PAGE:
3. Fitbits, Apple Watches, Garmin Vivo Fits and all other health and fitness trackers are a huge craze today. I think the article that Dan chose was very interesting because I’m someone who is obsessed with her Fitbit, I love tracking my steps, sleep patterns and competing with friends. However, after reading the article “As Wearables in Workplace Spread, So Do Legal Concerns” I think that I should be more concerned that a company I work for can track my active life. Like the article states, I think, that collecting data on employees’ health and their physical movement is ethically incorrect and potentially an invasion of privacy.

    I thought it was particularly interesting that the employers would use the data they collect from these fitness trackers not only as a part of corporate wellness programs but also to track if certain employees have disabilities. I definitely agree with Dan and think it would be beneficial to track the employees step counts or hours of sleep in order to get preferential terms on employee insurance. I think it would be very smart to set up a system where employees are rewarded for being active and healthy. This would help companies hire employees that expected to be productive for a longer period of time, as active people are generally more productive.

    However, in my opinion its definitely an invasion of privacy is employees were able to penalize less active employees who may be less healthy or those with a disability. The article states, “For example, if a warehouse employee does poorly on tracked activity measures on the job, the employer might need to consider whether the data could indicate a physical disability that would require the employer to make a reasonable accommodation.” However, according to US law it is illegal for companies discriminate against individuals with disabilities. I do agree with the article in that if an employee wears a device that had recording functions they should be required to switch these features off. As a corporation it is very important to keep certain information confidential and if employee have the ability to record meetings at work this can be a major threat to the company.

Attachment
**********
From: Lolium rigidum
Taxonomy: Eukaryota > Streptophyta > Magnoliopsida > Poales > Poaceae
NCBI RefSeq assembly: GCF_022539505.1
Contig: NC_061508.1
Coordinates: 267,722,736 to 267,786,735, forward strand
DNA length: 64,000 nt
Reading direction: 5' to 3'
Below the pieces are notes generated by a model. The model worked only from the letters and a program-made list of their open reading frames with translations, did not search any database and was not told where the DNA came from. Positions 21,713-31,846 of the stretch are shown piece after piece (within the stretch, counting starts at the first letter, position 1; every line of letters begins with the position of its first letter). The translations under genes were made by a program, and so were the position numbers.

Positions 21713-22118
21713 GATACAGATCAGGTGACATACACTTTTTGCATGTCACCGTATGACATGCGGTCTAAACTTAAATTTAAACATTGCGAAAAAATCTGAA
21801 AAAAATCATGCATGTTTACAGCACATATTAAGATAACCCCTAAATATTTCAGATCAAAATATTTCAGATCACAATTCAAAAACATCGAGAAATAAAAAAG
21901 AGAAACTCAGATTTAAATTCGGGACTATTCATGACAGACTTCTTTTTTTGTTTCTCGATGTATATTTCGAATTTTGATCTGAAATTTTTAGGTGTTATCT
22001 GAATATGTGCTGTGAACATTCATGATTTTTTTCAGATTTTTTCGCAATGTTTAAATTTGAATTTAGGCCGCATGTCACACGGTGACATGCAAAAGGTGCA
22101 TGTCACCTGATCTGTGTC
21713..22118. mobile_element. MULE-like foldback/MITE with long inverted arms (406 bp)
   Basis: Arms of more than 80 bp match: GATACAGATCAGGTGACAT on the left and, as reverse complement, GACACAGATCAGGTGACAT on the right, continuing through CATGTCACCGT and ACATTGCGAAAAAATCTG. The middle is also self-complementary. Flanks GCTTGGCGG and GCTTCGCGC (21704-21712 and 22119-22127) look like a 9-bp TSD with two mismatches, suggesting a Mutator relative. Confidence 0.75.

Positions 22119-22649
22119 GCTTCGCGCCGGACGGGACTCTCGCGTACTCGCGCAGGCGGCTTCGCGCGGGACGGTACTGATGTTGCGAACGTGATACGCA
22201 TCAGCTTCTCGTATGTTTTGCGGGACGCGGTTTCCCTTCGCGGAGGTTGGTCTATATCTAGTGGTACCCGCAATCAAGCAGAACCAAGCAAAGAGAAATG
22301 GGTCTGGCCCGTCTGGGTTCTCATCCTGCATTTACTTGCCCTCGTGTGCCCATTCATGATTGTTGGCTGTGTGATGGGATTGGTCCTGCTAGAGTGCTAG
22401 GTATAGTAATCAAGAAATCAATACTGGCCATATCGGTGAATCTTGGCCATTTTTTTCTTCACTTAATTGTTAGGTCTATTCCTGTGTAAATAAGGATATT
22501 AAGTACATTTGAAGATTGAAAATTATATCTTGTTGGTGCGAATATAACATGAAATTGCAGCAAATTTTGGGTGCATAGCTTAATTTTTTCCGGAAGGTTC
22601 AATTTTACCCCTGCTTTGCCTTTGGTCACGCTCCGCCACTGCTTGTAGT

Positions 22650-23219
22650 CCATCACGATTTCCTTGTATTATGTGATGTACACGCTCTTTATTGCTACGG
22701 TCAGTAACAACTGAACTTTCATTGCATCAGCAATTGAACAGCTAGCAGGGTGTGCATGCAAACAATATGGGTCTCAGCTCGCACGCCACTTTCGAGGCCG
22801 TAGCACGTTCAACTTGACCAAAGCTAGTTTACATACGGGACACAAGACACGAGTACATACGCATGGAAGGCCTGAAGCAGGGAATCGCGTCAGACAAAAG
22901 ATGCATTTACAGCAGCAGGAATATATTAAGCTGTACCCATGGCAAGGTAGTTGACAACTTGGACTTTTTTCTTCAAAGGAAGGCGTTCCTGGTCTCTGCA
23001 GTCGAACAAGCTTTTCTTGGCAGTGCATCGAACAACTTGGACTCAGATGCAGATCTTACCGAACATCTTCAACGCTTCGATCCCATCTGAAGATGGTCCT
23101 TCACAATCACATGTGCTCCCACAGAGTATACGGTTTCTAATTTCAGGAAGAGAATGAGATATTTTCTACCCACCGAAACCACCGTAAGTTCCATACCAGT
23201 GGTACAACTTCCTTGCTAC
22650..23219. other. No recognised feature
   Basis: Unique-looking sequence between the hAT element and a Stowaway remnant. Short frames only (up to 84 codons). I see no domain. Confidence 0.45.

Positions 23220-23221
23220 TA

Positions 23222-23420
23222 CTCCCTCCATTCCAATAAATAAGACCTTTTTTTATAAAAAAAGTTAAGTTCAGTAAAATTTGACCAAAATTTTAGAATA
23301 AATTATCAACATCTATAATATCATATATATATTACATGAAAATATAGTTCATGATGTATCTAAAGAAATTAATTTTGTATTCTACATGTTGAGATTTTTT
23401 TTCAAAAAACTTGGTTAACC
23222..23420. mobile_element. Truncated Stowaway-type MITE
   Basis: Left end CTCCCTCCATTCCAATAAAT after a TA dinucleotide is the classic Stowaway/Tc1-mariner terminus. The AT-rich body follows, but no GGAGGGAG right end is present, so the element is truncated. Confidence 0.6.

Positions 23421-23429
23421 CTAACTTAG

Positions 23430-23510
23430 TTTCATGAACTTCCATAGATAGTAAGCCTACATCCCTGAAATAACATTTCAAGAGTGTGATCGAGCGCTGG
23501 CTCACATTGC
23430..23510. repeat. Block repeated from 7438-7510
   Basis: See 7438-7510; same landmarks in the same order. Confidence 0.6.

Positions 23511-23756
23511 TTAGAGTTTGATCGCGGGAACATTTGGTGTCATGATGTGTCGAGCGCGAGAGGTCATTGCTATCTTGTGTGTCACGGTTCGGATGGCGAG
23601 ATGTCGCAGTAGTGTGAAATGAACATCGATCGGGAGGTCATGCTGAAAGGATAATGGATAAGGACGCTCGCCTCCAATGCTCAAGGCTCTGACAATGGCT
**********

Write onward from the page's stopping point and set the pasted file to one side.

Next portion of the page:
After reading this article and through my personal experiences I believe that employers shouldn’t have the ability to track their employees. Although there are some benefits to tracking workers fitness I think that the vices overweigh the benefits. Personally I think that it would be unfair for companies to be able to fire certain employees based on their health, especially because sometimes the individual may not have complete control over his/her health. I think that it would be beneficial for everyone to wear a health tracker for their own benefit and health however; companies should not have the privilege to look at this information.